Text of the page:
"Holding the head" of lameness.

Imagine you are a marathon runner. You need every piece of yourself during your run. You need to be as relaxed as humanly possible to breathe and enable yourself to properly use targeted muscle contraction to accomplish the task in front of you.

 Athletes enjoying their natural collection.

Athletes enjoying their natural collection.

Now imagine if you had a rope attached to a halter attached to your head attached to a human. You don't have a chance in heck of remaining sound if you are handled the way we handle most equines.

In fact, the irony of many pictures taken of horses during lameness evaluations is that the photo shows the very handling that contributes to the horse's lameness. People seem to have no idea what harm they are doing by removing the slack in the rope or rein attached to a part of the body, especially the head, while the horse is attempting an athletic endeavor, even one as simple as a walk.

 If someone were to pull your head down or forward, you would have to exert force up or back to balance the pull. Once that happens, you are guaranteed to negatively affect the soundness potential of your equine.

If someone were to pull your head down or forward, you would have to exert force up or back to balance the pull. Once that happens, you are guaranteed to negatively affect the soundness potential of your equine.

Why don't we pull on various parts of our human athletes with ropes or reins while they try to perform? Ridiculousness aside, it's because there is no athletic advantage, only harm, that could result.

The absolute requirement for natural collection in athletic endeavors with humans is so sacrosant a principal, it is so common sense, that it is not even a part of our collective consciousness. But we willfully go about yanking, pushing, pulling and controlling horses during movement and then tsk tsk tsking when they come up lame. We then go on to blame all sorts of body parts of the horse's for the source of the lameness, instead of wonder what role we are playing in the event, either in handling, habitat, unnatural use, unnatural diet etc.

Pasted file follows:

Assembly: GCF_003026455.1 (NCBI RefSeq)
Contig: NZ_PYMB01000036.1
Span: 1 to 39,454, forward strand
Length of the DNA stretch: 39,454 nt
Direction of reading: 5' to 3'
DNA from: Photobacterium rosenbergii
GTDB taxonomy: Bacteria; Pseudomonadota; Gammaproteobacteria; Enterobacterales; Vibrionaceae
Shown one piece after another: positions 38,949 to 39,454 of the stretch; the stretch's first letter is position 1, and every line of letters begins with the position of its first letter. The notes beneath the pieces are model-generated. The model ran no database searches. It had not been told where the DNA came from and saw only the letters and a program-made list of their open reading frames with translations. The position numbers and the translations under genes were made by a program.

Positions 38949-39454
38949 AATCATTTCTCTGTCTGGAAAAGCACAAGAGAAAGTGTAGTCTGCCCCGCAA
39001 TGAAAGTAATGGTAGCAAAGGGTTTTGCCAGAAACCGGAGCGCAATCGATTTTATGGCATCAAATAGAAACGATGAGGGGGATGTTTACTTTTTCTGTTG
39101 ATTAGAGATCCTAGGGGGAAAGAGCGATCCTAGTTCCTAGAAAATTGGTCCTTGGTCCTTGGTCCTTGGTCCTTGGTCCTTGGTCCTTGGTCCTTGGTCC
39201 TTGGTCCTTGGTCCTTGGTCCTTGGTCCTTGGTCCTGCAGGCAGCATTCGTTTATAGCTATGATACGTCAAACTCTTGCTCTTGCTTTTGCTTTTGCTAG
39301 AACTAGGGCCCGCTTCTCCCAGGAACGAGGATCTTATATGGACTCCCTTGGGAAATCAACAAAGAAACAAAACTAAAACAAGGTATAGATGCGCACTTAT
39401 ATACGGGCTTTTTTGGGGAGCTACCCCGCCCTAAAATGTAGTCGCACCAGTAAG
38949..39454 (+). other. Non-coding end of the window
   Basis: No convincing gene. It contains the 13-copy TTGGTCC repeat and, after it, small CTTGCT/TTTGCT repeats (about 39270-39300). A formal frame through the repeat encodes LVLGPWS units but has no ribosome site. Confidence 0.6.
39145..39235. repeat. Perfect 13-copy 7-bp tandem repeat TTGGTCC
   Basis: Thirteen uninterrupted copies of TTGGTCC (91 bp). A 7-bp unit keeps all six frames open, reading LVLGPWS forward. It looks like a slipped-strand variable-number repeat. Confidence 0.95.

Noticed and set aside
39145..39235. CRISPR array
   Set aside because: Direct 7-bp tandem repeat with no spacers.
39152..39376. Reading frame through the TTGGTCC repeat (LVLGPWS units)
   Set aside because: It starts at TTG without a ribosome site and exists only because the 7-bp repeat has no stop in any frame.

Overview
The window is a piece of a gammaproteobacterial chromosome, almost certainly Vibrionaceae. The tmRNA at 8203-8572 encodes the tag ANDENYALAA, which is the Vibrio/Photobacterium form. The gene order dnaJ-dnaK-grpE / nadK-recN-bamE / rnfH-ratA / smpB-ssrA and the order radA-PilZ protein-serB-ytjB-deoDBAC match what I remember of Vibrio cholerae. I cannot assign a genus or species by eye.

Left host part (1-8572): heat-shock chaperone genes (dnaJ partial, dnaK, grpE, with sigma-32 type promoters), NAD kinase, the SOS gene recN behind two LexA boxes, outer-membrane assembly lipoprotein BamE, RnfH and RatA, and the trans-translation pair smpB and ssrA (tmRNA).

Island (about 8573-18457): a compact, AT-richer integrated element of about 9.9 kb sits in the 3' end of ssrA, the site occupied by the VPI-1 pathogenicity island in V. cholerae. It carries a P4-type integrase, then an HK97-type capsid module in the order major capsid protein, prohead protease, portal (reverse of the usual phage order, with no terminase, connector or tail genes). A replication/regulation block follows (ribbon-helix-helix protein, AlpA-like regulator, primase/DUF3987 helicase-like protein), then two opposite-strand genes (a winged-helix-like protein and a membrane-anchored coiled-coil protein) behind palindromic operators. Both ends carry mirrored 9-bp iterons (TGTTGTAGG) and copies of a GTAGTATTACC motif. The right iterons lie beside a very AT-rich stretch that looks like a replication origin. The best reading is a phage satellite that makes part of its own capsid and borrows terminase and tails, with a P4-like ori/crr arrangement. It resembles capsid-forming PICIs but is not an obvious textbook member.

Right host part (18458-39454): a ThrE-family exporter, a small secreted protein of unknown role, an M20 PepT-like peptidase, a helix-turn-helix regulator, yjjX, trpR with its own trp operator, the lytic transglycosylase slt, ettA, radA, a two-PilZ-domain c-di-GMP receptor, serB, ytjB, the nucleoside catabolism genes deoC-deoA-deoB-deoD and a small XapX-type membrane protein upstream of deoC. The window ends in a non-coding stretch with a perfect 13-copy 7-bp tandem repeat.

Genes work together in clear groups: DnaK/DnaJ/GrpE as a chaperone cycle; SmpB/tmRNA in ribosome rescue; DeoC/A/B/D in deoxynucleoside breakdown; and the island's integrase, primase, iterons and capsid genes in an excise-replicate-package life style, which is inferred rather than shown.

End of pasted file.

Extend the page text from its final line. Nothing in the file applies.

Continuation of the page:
We need to consider the quality we can bring to the physical interaction between us to make sure two things are accomplished 1) effective species-species communication and 2) unfettered, naturally collected movement (for both of us). To get used to the look of horses who are naturally collected, or improving their bodies on the collection "spectrum," please see my presentation on natural collection and the wild horse gallery.

Want to learn how to develop the natural collection of your animal through excellence in handling? Look to www.lesliedesmond.com and www.theartofriding.com for starters. And please tell me who you might be working with that has allowed your horse to preserve or regain his natural collection through your work. There are many individuals out there that do this with their own horse or with client horses, but most don't realize that their ability to preserve natural collection is, in fact, what makes them good with their horse. And even fewer seem to know how to teach this goal. Let's change that and put all training programs under the umbrella of the first goal of preservation of natural collection. 

Sacrosanct - Merriam-Webster Online

too important and respected to be changed, criticized, etc